« The diversity is right across the street »

J’ai croisé Lance à la gare, en début d’année. Comme à d’autres je lui ai demandé de me livrer ses impressions sur Los Angeles, cette ville dans laquelle il a passé sa vie entière, et dont il connaît même le ciel (un peu) étoilé pour avoir passé des nuits dehors. Troisième portrait sonore (en anglais) de cette série entamée il y a quelques mois.

Ces interviews ont été menées et retranscrites à la manière d’Anna Deavere Smith dans sa pièce Twilight – Los Angeles, 1992 (non, rien à voir avec les vampires, c’est du théâtre journalistico-sociologique sur les émeutes de 1992), c’est à dire au mot près, et en « version originale ».

Voici donc Lance, qui se présente comme un « old-country-bumpkin » (‘un vieux péquenaud’, pourrait-on traduire).

« Right across the street »

Ironically
this is ironically,
my favorite place is right across the street
— one of them, one of the most favorite places about Los Angeles City
is Olvera Street.
That’s where we are, right across the street from it
it’s that irony.
But the reason it is one of my favorites is
because I,
I actually worked there as a child.
And that… landmark, historical landmark.
And I grew to understand a lot more of its history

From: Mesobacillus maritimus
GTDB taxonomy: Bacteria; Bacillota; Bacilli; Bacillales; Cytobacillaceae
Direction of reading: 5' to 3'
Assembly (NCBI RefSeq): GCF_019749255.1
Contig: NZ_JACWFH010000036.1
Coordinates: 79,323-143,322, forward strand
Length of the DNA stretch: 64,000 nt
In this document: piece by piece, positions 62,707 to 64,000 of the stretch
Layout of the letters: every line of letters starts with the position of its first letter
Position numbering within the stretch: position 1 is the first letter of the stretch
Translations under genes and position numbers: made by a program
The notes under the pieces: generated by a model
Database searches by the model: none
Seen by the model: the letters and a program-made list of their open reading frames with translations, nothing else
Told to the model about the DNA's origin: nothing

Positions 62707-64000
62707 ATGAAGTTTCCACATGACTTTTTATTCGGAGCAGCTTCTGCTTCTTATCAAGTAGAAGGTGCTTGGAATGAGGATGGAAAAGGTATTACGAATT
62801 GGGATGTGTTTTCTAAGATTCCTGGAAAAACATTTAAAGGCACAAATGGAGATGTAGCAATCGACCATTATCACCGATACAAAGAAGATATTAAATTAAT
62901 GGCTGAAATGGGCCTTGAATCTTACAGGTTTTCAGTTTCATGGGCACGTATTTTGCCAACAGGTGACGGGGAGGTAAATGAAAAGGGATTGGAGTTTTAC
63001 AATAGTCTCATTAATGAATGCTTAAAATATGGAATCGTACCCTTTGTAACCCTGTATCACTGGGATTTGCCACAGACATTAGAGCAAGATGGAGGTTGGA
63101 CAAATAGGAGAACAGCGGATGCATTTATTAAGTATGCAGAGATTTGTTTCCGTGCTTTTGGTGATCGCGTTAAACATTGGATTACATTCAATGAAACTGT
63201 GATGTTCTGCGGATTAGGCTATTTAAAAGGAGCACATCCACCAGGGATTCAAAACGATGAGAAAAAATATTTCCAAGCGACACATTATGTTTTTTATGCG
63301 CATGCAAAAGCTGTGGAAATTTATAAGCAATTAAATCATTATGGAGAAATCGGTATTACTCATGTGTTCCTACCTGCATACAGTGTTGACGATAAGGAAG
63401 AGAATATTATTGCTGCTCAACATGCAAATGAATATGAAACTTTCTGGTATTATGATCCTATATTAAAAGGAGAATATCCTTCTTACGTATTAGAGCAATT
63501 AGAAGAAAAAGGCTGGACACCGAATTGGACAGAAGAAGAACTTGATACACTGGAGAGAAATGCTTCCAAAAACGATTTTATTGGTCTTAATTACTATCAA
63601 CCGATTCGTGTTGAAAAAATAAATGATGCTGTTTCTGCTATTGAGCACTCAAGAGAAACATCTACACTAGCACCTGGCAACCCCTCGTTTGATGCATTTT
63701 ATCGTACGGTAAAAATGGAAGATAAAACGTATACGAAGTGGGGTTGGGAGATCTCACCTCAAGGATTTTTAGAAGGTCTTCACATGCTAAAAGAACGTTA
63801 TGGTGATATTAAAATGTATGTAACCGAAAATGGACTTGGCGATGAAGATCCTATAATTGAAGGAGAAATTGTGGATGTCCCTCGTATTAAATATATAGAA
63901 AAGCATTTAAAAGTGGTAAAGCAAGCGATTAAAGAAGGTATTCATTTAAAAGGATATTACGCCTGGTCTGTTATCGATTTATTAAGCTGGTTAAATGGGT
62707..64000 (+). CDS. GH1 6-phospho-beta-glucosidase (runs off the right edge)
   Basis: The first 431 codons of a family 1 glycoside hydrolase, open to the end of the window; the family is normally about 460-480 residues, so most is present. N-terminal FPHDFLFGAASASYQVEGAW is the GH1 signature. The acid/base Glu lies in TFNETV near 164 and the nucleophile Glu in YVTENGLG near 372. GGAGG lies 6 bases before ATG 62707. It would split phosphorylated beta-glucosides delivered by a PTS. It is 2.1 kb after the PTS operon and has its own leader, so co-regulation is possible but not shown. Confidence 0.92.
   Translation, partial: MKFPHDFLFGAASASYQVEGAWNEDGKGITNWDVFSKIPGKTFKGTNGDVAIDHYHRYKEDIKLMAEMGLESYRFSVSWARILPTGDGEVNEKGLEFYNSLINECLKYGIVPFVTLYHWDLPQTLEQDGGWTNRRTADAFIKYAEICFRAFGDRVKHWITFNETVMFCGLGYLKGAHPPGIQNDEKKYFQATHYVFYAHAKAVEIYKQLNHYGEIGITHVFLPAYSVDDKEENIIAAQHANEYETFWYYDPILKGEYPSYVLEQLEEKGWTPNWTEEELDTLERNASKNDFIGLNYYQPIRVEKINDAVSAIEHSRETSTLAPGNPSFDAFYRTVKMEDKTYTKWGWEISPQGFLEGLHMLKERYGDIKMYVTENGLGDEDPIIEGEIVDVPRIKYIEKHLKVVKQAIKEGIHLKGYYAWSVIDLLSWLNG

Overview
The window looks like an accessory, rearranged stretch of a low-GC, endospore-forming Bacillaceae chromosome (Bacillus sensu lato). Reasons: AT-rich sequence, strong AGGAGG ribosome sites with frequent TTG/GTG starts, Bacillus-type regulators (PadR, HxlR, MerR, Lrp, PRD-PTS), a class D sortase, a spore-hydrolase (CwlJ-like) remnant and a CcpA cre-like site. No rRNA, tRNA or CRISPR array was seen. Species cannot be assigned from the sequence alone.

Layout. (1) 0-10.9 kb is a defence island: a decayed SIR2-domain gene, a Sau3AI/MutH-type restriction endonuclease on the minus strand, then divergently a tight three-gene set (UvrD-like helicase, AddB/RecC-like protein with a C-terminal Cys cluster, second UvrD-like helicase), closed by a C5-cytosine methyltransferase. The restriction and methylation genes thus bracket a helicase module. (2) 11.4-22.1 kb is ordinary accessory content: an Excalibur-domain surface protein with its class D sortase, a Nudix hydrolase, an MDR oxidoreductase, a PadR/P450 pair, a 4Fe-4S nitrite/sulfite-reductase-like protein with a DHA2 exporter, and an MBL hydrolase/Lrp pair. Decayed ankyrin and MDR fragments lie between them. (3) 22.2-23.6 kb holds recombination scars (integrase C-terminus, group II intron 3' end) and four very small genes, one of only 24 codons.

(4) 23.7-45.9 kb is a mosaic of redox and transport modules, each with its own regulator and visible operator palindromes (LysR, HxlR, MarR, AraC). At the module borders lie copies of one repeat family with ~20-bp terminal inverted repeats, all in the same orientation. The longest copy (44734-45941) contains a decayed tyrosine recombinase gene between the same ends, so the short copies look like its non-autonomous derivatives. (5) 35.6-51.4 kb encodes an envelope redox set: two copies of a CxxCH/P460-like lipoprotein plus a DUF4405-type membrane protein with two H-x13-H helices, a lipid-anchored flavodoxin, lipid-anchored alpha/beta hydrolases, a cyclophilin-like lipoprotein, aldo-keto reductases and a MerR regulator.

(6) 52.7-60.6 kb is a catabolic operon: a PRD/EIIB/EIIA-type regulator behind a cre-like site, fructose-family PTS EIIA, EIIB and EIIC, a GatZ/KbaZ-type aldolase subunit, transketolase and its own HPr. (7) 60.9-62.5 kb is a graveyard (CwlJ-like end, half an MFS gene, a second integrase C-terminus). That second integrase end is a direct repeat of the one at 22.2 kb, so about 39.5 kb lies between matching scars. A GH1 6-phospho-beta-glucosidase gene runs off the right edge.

than I knew when I was a child.
So it’s,
it’s the place just here.
The area is,
is rich with the origins of the city.
While there are other places
that were instrumental in settlement,
the real community growth occurred
right across the street.
And,
not a lot of people know that
it was not really the Latino’s community,
it was the Chinese community.
There is actually plates to commemorate their,
their establishment.
So, that along tells you part of the reason why
it is a very special
place.
It’s, it is, hum
depicting
the diversity in its origins
that the city had the potential.
I don’t say it’s levelled up to it,
to a large extent when you look at some of the,
the things that go on economically,
but in terms of the population,
populace,
yeah, you can say the diversity is right across the street.

« People are wound too tight »

Well, it’s just, it’s, it’s,
it’s not
no, it’s not a sense of unity
There’s not a sense of common courtesy and camaraderie,
you know, for your fellow human being.
Everyone is trying to stay in a safe zone.
Not push the envelope and say or do the wrong thing…
Little humor,
little…
people are wound too tight.
For me.

Which problems does Los Angeles have to face?

Water, DWP [Department of Water and Power, ndr], and myself onboard with that special interest
would be desalinization.
And stop using the ocean as a dumping ground.
If you’re blessed to have this municipality in such proximity
of gas preaches ocean
you should try to cultivate it
and leave it better that you found it.
But at least try to limit some of the contamination that you’ve allowed
in, overpopularizing such a small, er…
O-o-o-or, in such a size of a square, hum
acrage.
You know, I mean,
Los Angeles County is a huge county.
When you consider the populace,
it’s too many people to one small area.
All of these people have to have water,
all of these people have to
hum, urinate, and defecate,
and all of these people have to have food.
So, you know,
y-y-you, you, you’re putting an enormous stress.

_____________________
Voir aussi : les autres Portraits Croisés

Photo : Lance à Union Station (Bouleis, 2010)

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